The web can be an overwhelming place, especially when it comes to blogs. Blogs (short for weblogs) can be anything from personal diaries to daily screeds about current events. Most blogs are written by regular folks with strong opinions and a considerable amount of free time. While the most famous blogs (Andrew Sullivan's The Daily Dish, Slashdot, Gawker) tend to be in the political, technical, or media arenas, spiritual bloggers are increasingly carving out their own section of the blogosphere.
Like most blogs, faith-based blogs tend to be highly opinionated and often include funny personal anecdotes. But their content is also unique--many spiritual blogs are written by people seriously engaging with and struggling with their faith. Some bloggers write specifically about sacred texts (check out Dylan's Lectionary Blog or the Hadeeth blog). Others are more culturally oriented, covering the ways faith intersects with the arts and politics.
Not every spiritual blog is worth reading, of course. Many blogs aren't updated frequently; others are updated far too often with everyday minutiae. Some blogs function as the daily organs of established media outlets or institutes. Beliefnet has chosen to highlight some of the best spiritual blogs on the web. These blogs are all worth checking in with daily or weekly. The list is far from exhaustive--with seemingly endless numbers of blogs for every religion (for example, this list of Quaker blogs, My Scientology Blog, this Unitarian Universalist blog), we couldn't begin to try to accomplish that.
We'll keep updating this list with our favorite picks as we discover new blogs. And we encourage you to submit your own favorites by posting on the message board to the right.
General Religion Blogs
The Revealer, run out of New York University's Center for Religion and Media, describes itself as a "daily review of religion and the press." Though a big part of its mission is to review how religion is portrayed in the media, it's a great place to start for the latest--and often obscure--religion news, as well as excellent links to a wide range of religion news resources and other blogs.
This joint blog between conservative-leaning religion reporters Terry Mattingly and Douglas LeBlanc offers smart analysis of major religion stories and how they're reported in the mainstream press.
Also check out:
This longtime Beliefnet favorite is currently down for maintenance, but well worth a look when it's back online.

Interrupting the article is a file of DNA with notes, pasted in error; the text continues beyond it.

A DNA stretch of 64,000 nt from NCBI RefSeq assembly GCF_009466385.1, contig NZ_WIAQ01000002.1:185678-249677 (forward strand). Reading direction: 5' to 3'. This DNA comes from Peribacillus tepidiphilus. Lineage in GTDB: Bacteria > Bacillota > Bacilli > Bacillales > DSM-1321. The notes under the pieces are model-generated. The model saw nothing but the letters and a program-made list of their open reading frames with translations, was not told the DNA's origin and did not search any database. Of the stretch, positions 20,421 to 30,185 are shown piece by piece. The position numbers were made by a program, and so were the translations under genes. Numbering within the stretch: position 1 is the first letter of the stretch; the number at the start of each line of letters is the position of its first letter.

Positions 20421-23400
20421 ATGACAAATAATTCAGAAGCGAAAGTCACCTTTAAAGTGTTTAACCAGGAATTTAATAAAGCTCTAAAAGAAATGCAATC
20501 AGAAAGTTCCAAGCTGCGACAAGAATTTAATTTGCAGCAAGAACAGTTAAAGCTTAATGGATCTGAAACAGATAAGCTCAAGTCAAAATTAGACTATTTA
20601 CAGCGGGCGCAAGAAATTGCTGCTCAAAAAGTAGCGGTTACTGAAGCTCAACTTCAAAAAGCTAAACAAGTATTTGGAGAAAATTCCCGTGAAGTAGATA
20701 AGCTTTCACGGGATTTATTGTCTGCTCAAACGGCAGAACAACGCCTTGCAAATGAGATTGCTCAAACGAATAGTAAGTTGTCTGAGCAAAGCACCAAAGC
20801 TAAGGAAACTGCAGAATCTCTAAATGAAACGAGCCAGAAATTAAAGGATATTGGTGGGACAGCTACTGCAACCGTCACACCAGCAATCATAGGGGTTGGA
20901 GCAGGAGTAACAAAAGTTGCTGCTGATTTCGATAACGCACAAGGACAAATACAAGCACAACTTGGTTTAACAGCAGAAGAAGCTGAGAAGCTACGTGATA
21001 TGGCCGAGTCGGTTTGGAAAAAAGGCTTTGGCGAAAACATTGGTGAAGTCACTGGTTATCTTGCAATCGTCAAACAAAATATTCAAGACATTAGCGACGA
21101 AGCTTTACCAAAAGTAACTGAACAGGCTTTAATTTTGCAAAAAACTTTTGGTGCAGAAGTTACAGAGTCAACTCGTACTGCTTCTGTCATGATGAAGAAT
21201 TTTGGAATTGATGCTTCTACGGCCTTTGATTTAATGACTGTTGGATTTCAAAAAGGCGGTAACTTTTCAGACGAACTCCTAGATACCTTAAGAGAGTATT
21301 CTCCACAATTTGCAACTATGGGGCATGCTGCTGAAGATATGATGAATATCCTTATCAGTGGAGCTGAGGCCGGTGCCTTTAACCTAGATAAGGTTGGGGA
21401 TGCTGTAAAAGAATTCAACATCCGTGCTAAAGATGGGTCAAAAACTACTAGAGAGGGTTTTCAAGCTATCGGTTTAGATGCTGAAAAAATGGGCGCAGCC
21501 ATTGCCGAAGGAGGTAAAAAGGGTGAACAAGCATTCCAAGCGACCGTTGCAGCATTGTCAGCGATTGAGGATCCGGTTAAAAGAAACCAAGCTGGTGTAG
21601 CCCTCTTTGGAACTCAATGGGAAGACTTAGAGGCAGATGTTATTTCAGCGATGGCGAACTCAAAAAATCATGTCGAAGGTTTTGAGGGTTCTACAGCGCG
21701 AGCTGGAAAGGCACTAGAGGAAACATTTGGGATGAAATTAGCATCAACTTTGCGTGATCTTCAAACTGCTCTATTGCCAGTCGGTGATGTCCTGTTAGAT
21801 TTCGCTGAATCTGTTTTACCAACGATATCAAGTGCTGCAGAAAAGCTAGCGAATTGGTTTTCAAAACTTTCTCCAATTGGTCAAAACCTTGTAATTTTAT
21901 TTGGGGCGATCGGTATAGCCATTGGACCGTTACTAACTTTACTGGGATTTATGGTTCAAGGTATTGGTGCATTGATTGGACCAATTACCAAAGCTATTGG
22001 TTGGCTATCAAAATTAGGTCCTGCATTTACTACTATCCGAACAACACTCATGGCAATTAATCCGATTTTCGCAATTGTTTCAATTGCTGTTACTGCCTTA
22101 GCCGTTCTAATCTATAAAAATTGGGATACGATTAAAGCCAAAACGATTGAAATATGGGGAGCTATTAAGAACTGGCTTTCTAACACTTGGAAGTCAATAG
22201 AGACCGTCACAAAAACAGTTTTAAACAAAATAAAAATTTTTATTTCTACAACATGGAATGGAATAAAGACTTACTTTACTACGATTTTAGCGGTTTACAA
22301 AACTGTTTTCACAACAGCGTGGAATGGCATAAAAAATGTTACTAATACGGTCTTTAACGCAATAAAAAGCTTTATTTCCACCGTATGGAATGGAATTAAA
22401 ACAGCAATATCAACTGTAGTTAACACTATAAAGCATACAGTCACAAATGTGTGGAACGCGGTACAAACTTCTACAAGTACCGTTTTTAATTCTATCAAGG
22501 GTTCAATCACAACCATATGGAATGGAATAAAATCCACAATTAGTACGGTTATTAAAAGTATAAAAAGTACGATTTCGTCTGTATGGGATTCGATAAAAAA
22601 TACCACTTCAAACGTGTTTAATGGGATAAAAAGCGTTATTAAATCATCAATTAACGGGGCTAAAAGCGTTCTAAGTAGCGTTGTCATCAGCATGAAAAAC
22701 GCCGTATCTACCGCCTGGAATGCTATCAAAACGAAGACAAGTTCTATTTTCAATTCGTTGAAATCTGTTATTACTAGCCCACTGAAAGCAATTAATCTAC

There are dozens of well-written and frequently updated Catholic blogs, but Relapsed Catholic seems to be a must-read for the Catholic community. It bills itself as one of the oldest and most popular blogs around. The blogger, Canadian journalist Kathy Shaidle, offers a conservative take on Catholicism, politics, and other religions (and often links to Beliefnet's Loose Canon).
This is a conservative blog from an "evangelical worldview." The posts are intelligent and cover a wide variety of topics, from science to the media to discussing "What's an Evangelical?" Evangelical Outpost includes a frequent series called "Know Your Evangelicals," a brief bio of important people in the evangelical community, like Chuck Colson, T.D. Jakes, and Jim Wallis.
The Village Gate
(Formerly The Right Christians)
A progressive Christian blog, whose goal is to bring more attention to the role of liberal Christians in the public arena. The Village Gate is managed by a Lutheran pastor but functions as a gathering place for other progressives and relevant blogs.
ChristDot describes itself as "News for Jesus Freaks." It offers short takes on Christian news and, unlike many Christian blogs, doesn't claim a political affiliation.
Also check out:
A compilation of Christian weblogs
Another popular Catholic blog
A Mormon blog, with links to many others
The Velveteen Rabbi
Among the many personal Jewish blogs on the web, this is one of the best. The blog entries are beautiful musings on prayer, holidays, blessings, and Jewish spirituality. The writer, Rachel Barenblat, who is not actually a rabbi, also offers a Beliefnet-like mix of posts about other religions and traditions.